# [R] extract all numbers from a string

Nick Matzke matzke at berkeley.edu
Mon Jun 17 03:00:49 CEST 2013

```Thanks *VERY* much, this is great!

I realized a few more cases, I think I've got something that
covers all the possibilities now:

library(stringr)
tmpstr = "The first number is: 32.  Another one is: 32.1.
Here's a number in scientific format, 0.3523e10, and
another, 0.3523e-10, and a negative, -313.1"

patternslist = NULL
p=0
patternslist[[(p=p+1)]] = "(\\d+)"				# positive integer
patternslist[[(p=p+1)]] = "(-\\d+)"				# negative integer
patternslist[[(p=p+1)]] = "(\\d+\\.\\d+)"		# positive float
patternslist[[(p=p+1)]] = "(\\d+\\.\\d+e\\d+)"	# positive
float, scientific w. positive power
patternslist[[(p=p+1)]] = "(\\d+\\.\\d+e-\\d+)" # positive
float, scientific w. negative power
patternslist[[(p=p+1)]] = "(-\\d+\\.\\d+)"		# negative float
patternslist[[(p=p+1)]] = "(-\\d+\\.\\d+e\\d+)"	# negative
float, scientific w. positive power
patternslist[[(p=p+1)]] = "(-\\d+\\.\\d+e-\\d+)"# negative
float, scientific w. negative power

patternslist[[(p=p+1)]] = "(\\d+e\\d+)"			# positive int,
scientific w. positive power
patternslist[[(p=p+1)]] = "(\\d+e-\\d+)" 		# positive int,
scientific w. negative power
patternslist[[(p=p+1)]] = "(-\\d+e\\d+)"		# negative int,
scientific w. positive power
patternslist[[(p=p+1)]] = "(-\\d+e-\\d+)"		# negative int,
scientific w. negative power

pattern = paste(patternslist, collapse="|", sep="")
pattern
as.numeric(str_extract_all(tmpstr,pattern)[[1]])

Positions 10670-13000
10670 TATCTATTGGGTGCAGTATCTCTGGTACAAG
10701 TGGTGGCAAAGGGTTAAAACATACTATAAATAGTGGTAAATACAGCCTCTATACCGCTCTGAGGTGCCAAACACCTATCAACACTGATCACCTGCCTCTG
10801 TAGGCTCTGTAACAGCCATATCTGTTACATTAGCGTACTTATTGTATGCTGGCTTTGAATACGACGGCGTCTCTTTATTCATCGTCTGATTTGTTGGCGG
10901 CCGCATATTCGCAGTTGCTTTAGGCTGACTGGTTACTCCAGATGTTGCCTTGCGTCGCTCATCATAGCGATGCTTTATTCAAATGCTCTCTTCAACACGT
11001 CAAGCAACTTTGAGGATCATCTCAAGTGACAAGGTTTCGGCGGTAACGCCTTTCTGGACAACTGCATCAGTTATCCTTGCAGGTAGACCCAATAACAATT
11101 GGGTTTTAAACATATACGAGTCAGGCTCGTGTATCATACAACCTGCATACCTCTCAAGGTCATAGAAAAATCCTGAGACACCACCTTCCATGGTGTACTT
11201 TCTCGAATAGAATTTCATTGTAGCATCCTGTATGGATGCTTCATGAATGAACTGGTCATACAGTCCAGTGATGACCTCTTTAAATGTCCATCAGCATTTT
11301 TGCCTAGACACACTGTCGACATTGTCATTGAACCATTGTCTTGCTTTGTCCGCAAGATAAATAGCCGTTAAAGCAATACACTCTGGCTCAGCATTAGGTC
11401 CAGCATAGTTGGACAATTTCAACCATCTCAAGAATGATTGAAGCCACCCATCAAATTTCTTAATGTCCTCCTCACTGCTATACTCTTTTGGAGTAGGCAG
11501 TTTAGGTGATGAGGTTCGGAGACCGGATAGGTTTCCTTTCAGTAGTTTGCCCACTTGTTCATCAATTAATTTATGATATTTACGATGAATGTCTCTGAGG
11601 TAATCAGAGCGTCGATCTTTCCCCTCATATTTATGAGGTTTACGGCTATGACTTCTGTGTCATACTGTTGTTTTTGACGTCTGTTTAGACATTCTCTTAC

# A more complex string
tmpstr = "The first number is: 32.  342 342.1   -3234e-10
3234e-1 Another one is: 32.1. Here's a number in scientific
format, 0.3523e10, and another, 0.3523e-10, and a negative,
-313.1"
#pattern =
"(\\d)+|(-\\d)+|(\\d+\\.\\d+)|(-\\d+\\.\\d+)|(\\d+.\\d+e\\d+)|(\\d+\\.\\d+e-\\d+)|(-\\d+.\\d+e\\d+)|(-\\d+\\.\\d+e-\\d+)"
as.numeric(str_extract_all(tmpstr,pattern)[[1]])

Cheers!
Nick

PS: A function version:

# Extract numbers / get numbers / get all numbers from a
text string
getnums <- function(tmpstr)
{
# Example string
# tmpstr = "The first number is: 32.  342 342.1   -3234e-10
3234e-1 Another one is: 32.1. Here's a number in
scientific format, 0.3523e10, and another, 0.3523e-10, and a
negative, -313.1"

library(stringr)

# 	patternslist = NULL
# 	p=0
# 	patternslist[[(p=p+1)]] = "(\\d+)"				# positive integer
# 	patternslist[[(p=p+1)]] = "(-\\d+)"				# negative integer
# 	patternslist[[(p=p+1)]] = "(\\d+\\.\\d+)"		# positive float
# 	patternslist[[(p=p+1)]] = "(\\d+\\.\\d+e\\d+)"	# positive
float, scientific w. positive power
# 	patternslist[[(p=p+1)]] = "(\\d+\\.\\d+e-\\d+)" #
positive float, scientific w. negative power
# 	patternslist[[(p=p+1)]] = "(-\\d+\\.\\d+)"		# negative float
# 	patternslist[[(p=p+1)]] = "(-\\d+\\.\\d+e\\d+)"	#
negative float, scientific w. positive power
# 	patternslist[[(p=p+1)]] = "(-\\d+\\.\\d+e-\\d+)"#
negative float, scientific w. negative power
#
# 	patternslist[[(p=p+1)]] = "(\\d+e\\d+)"			# positive int,
scientific w. positive power
# 	patternslist[[(p=p+1)]] = "(\\d+e-\\d+)" 		# positive
int, scientific w. negative power